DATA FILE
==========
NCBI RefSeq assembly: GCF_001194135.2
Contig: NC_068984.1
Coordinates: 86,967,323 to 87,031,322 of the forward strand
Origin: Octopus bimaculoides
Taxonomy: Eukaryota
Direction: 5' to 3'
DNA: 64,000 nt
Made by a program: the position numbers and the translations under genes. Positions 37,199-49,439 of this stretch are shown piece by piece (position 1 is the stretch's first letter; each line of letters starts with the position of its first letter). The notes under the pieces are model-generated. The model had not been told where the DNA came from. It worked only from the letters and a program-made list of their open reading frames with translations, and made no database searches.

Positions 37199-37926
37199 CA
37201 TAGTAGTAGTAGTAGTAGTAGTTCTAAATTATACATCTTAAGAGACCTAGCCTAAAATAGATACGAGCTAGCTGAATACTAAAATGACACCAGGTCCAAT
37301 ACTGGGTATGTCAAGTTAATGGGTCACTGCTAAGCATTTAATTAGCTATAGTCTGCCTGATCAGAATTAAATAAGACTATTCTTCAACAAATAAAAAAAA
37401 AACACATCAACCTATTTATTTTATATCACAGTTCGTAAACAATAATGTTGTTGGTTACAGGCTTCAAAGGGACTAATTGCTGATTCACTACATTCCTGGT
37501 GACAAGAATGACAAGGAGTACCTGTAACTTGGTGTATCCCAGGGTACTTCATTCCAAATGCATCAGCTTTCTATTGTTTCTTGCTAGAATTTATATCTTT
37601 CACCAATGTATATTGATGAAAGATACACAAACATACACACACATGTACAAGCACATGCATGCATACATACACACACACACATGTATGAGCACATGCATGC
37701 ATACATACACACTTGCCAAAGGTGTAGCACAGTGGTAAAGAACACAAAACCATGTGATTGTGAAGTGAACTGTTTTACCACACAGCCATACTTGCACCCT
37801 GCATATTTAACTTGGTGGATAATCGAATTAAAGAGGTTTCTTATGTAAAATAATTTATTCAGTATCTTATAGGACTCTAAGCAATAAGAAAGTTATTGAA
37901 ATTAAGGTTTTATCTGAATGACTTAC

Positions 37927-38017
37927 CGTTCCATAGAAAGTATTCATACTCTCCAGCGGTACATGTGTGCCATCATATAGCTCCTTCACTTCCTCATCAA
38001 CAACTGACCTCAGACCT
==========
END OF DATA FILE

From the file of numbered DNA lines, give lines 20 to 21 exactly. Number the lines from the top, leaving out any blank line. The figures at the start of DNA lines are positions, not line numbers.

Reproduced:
37927 CGTTCCATAGAAAGTATTCATACTCTCCAGCGGTACATGTGTGCCATCATATAGCTCCTTCACTTCCTCATCAA
38001 CAACTGACCTCAGACCT